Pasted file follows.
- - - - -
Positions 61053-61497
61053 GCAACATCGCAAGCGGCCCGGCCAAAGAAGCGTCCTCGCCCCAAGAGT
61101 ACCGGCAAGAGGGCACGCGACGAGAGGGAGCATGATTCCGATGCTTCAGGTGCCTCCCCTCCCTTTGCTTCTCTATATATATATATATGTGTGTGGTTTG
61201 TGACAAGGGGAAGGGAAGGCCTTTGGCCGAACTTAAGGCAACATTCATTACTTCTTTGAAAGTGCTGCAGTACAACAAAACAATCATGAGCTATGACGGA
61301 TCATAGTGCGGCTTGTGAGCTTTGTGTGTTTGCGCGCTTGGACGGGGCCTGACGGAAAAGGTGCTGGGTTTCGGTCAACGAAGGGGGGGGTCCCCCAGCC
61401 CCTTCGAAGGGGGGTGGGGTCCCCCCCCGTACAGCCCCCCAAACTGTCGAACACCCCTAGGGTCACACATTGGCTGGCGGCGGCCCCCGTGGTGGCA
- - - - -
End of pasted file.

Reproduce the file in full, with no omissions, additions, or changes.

Positions 61053-61497
61053 GCAACATCGCAAGCGGCCCGGCCAAAGAAGCGTCCTCGCCCCAAGAGT
61101 ACCGGCAAGAGGGCACGCGACGAGAGGGAGCATGATTCCGATGCTTCAGGTGCCTCCCCTCCCTTTGCTTCTCTATATATATATATATGTGTGTGGTTTG
61201 TGACAAGGGGAAGGGAAGGCCTTTGGCCGAACTTAAGGCAACATTCATTACTTCTTTGAAAGTGCTGCAGTACAACAAAACAATCATGAGCTATGACGGA
61301 TCATAGTGCGGCTTGTGAGCTTTGTGTGTTTGCGCGCTTGGACGGGGCCTGACGGAAAAGGTGCTGGGTTTCGGTCAACGAAGGGGGGGGTCCCCCAGCC
61401 CCTTCGAAGGGGGGTGGGGTCCCCCCCCGTACAGCCCCCCAAACTGTCGAACACCCCTAGGGTCACACATTGGCTGGCGGCGGCCCCCGTGGTGGCA